Tuesday, January 5, 2010

2009 TOP TEN HEALTH INNOVATIONS

If you have yet to grow weary of the 2009 reviews published in virtually every magazine and newspaper, here's more! Below are six of CNN's pick of the top ten health innovations of 2009. To find out what the others are, click here.

As you have noticed, I have focused more on innovations that will make a positive difference to our health and well-being. Do share if you know of any other health or medical innovations that will benefit older adults.


For those with hearing problems, this LYRIC HEARING AID might be the answer. It is embedded 4mm from the eardrum so it is invisible from the outside, and because it is so close to the eardrum, the wearer is able to receive sounds that are clearer and more natural. And you can wear it for 120 days without having to remove it. However, it is not for everyone. Click here to know why.

MIT's 'Electronic Eye' is still in the development stage, but it is giving hope to the visually impaired. A microchip encased in titanium is implanted onto the eyeball. The patient has to wear special eyeglasses equipped with a tiny camera that transmits images directly to the chip, which in turn sends them to the brain. However, the patient will enjoy only partial vision that will allow him to be more mobile and more independent.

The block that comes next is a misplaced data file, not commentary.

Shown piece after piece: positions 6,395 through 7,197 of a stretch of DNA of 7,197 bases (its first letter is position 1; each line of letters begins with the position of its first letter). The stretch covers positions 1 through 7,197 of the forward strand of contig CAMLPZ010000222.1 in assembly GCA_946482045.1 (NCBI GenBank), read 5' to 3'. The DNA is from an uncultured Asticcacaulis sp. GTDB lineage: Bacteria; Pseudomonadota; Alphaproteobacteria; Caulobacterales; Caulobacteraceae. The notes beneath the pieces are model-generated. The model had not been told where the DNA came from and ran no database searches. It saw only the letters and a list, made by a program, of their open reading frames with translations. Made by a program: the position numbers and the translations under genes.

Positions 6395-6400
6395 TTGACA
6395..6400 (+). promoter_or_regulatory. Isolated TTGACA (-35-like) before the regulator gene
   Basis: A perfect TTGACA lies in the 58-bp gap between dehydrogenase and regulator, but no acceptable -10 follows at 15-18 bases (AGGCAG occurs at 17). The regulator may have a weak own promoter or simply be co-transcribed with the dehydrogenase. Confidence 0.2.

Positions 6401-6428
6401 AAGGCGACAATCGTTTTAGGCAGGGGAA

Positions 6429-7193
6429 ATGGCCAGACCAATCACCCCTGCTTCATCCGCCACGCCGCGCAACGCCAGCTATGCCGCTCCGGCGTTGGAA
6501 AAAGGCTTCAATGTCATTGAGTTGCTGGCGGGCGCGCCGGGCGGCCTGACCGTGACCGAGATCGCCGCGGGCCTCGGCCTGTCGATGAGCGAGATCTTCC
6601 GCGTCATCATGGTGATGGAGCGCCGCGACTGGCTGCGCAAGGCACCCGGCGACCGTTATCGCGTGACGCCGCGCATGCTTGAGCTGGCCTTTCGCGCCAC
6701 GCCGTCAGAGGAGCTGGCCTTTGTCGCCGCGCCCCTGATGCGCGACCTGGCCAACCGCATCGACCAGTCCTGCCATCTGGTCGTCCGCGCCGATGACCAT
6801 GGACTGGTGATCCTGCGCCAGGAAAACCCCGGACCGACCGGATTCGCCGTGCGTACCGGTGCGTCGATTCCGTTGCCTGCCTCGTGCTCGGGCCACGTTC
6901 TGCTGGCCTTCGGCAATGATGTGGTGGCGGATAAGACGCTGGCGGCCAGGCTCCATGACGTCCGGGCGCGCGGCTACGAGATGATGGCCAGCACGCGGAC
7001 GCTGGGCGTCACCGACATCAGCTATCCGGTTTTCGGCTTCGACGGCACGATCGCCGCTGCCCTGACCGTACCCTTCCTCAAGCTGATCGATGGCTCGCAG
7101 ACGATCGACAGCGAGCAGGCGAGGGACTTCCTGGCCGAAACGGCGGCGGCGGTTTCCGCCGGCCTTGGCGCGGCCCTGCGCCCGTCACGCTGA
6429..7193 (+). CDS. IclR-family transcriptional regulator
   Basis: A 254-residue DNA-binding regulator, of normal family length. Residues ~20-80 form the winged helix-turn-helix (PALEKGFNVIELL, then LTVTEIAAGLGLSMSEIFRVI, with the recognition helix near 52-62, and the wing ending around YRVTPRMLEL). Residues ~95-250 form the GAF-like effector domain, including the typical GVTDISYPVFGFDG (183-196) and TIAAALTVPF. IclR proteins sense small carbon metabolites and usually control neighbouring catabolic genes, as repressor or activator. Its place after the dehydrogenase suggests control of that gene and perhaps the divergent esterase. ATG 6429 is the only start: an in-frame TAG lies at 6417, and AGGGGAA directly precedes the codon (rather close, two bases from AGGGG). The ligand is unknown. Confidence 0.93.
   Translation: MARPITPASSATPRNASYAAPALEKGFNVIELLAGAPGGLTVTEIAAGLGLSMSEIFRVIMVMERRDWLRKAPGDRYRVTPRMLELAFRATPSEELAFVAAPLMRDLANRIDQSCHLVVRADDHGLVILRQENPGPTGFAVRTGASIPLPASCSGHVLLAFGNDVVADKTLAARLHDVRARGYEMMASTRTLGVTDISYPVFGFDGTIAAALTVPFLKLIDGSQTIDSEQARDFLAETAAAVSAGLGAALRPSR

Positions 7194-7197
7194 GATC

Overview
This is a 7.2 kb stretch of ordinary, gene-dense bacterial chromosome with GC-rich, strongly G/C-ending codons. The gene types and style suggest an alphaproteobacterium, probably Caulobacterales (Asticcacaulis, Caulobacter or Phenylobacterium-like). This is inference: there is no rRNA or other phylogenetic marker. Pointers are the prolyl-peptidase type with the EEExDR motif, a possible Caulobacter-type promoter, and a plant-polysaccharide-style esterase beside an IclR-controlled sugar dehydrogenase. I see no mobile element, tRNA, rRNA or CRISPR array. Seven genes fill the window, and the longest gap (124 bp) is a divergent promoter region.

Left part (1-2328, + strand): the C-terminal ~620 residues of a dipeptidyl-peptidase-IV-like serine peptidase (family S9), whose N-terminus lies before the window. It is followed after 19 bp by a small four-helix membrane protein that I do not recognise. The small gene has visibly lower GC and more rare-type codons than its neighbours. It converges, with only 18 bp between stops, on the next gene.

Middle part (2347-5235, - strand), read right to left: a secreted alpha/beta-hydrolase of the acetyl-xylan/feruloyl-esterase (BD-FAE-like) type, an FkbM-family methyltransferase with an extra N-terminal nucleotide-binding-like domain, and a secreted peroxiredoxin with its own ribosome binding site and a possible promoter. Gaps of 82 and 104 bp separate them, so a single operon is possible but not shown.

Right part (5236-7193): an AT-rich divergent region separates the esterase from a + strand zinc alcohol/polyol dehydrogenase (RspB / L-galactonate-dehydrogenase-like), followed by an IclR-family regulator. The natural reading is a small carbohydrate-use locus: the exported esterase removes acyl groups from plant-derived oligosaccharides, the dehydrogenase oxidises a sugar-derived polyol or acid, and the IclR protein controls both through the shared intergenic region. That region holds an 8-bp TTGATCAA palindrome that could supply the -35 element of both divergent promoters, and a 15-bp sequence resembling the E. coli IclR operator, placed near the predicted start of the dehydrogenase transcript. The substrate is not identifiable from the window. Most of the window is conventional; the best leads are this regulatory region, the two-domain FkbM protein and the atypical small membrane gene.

The Neurostar Transcranial Magnetic Stimulation (TMS) Therapy System offers patients with depression an alternative to taking anti-depressants. It is the first and only TMS approved by the FDA in the US. In this non-invasive procedure, the part of the patient's brain that controls moods is stimulated by pulses of magnetic fields. Each session lasts about 40 minutes. The full course of treatment consists of 30 sessions over a 4-6 week period.


Scientists in Italy have discovered a technique to create new bone from wood. The spongy texture of old wood interacts better with the skeleton. Click here to find out why using wood might be a better alternative than using ceramics or metal to replace bone.



Stanford scientists have developed a low-cost, high-performance prosthetic knee joint for amputees in the developing world. Costing only USD20, the JaipurKnee will bring back mobility to people who have lost their legs in war or diseases such as diabetes.


If you are interested, you might want to check out TIME's pick of the top 10 medical breakthroughs of 2009.

1 comment:

CheaHS@n said...

Whoa interesting! Thanks